Strong grip, loose hands, keep my head still, club head outside of my hands, balance, tempo, posture, alignment, railroad tracks, inside – out, outside – in, draw, fade, where is the wind….and on and on.
Sound familiar?? I would be willing to bet it does to most of us. We have so many things going on inside our head that we forget to actually focus on anything which leads to counterproductive practice sessions. I can’t tell you how many times I have seen golfers banging golf balls so fast that they actually get worse.
Next time on the range try this!
Pick ONE swing thought or goal for your practice session. One mechanical swing change or feel that you are working on, just focus on that. Use a “block” practice method (see earlier post) until that change is more consistent and then switch to “random” practice. As the change becomes more routine and part of your natural swing think Balance. Start your swing in balance and try to finish in balance.
Example: If your weight is on your heels, your momentum will take you to your toes on your finish.
Balance is one of the things you can adjust and focus on while on the golf course, mechanics are very hard to change and adjust while playing. Always remember we are trying to practice what we do on the course but how often do you practice “Balance”.
For more insight on your swing and a great place to practice visit: Del Mar Golf Center
This Allen Iverson video is great and brings to light the importance of practice, but specifically the need to practice the right way. Research shows that there are two distinct types of practice or motor learning; block vs. random.
Block practice is repeatedly performing the same skill again and again (as golfers we do this all the time).
Random practice consists of practicing multiple skills in a random order while minimizing the number of consecutive repetitions of any one skill (as golfers we don’t do this but are required to do this when we play golf).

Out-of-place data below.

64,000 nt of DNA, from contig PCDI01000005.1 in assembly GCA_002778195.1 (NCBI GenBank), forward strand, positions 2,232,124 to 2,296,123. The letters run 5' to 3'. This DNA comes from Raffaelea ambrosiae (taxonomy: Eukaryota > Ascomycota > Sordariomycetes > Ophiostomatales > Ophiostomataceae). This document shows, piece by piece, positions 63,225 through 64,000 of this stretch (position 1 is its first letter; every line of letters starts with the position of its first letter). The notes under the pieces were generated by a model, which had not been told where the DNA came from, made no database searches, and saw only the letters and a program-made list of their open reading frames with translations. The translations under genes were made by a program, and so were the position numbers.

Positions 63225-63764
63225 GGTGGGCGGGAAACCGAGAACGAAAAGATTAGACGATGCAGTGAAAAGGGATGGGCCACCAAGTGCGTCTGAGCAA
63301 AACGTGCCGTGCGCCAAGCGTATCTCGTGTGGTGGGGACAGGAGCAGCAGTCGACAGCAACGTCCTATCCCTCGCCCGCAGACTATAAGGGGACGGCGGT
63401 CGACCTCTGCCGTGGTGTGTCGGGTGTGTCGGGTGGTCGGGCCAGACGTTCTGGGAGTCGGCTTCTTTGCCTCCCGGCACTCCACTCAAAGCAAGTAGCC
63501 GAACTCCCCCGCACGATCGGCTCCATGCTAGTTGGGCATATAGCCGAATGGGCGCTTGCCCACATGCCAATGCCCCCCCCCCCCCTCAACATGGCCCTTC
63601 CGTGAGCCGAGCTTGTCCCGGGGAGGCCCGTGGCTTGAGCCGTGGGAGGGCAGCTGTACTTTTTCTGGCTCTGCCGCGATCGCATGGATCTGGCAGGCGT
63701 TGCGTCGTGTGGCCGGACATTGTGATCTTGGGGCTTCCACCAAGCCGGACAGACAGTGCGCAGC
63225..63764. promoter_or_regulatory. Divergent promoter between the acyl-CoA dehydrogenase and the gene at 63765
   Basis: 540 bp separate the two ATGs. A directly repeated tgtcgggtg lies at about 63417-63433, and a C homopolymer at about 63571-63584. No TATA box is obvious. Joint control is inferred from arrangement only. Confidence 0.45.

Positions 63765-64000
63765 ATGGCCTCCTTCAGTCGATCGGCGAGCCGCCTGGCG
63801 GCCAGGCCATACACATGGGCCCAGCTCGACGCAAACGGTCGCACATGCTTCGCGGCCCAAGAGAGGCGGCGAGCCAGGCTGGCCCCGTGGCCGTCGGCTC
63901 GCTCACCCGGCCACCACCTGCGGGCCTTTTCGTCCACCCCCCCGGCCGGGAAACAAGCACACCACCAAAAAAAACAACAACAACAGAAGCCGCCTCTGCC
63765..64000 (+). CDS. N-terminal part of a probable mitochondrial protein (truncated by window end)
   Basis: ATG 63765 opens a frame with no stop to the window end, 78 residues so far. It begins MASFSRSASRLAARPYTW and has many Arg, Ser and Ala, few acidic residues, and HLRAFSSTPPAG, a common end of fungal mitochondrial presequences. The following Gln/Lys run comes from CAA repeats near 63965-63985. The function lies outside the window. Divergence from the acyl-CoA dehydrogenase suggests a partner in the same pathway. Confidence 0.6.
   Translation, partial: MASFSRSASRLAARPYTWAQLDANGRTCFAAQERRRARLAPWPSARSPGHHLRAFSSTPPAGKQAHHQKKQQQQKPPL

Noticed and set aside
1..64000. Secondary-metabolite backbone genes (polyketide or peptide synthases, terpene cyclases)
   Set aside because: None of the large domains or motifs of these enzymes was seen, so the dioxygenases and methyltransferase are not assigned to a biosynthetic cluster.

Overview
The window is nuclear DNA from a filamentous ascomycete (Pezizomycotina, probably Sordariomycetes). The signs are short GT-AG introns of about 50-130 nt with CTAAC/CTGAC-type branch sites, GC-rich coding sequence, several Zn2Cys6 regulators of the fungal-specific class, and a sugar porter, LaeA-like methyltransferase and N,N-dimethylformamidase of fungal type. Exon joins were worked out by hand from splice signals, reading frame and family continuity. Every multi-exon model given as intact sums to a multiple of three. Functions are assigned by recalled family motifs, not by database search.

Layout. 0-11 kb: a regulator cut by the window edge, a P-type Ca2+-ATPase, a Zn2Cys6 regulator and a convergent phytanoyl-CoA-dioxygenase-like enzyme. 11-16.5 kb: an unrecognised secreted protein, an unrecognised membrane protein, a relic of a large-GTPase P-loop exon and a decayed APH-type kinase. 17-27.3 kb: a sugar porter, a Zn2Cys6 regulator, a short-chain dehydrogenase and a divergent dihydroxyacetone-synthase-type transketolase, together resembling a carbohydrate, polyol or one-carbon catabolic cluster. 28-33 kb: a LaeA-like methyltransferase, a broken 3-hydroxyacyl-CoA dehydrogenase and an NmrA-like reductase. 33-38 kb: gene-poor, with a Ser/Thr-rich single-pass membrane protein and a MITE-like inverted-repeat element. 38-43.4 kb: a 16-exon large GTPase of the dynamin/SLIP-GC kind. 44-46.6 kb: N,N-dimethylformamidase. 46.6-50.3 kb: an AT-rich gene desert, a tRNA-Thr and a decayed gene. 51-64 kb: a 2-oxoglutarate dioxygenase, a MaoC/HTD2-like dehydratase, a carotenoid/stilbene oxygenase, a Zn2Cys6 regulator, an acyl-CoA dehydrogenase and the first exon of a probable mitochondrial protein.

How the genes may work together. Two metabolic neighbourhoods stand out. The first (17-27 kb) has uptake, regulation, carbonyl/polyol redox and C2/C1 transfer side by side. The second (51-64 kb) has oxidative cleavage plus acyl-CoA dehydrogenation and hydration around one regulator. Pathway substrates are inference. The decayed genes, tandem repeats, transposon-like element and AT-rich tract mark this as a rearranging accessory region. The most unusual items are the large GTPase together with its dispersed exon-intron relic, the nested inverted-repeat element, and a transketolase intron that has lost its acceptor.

Our goal is to become better golfers and lower our score, not become better at practicing. Here is a great article about how Marv Dunphy, 1988 Team USA Gold medal winning volleyball coach and men’s coach at Pepperdine describes the importance of random practice.
Understanding how this concept applies to golf is easy, putting this into practice is not. We are so conditioned to practice the same shot over and over again but when we get to the course how often do we have the same lie, the same distance and the same situation?? Almost never, so why do we always practice like this.
Here is the recommendation of the week!
During your next practice session instead of taking that jumbo bucket with 150+ balls and beating them into submission, grab around 50 balls. Hit about 10 balls to warm up with. Once you are ready pick your favorite course, go through your full routine (INCLUDING YOUR PRE-SHOT ROUTINE) and play the entire course. How often do you hit the same shot or even club two times in a row on the golf course, almost NEVER! So don’t do it on the practice tee.
The goal of this practice session is to go through your entire bag and never hit the same club two times in a row. Make sure you work the process…..pre-shot routine and analysis after the shot. What did I do well, how was my balance, was I rushed, what are my tendencies today? If you have a recurring trend, write it down. Compare this to what happens on the course and what happens during your next practice session.
Try to incorporate this into your practice session at least once per week. Hopefully the statement “I always hit it great at the range but not on the course” will become a thing of the past.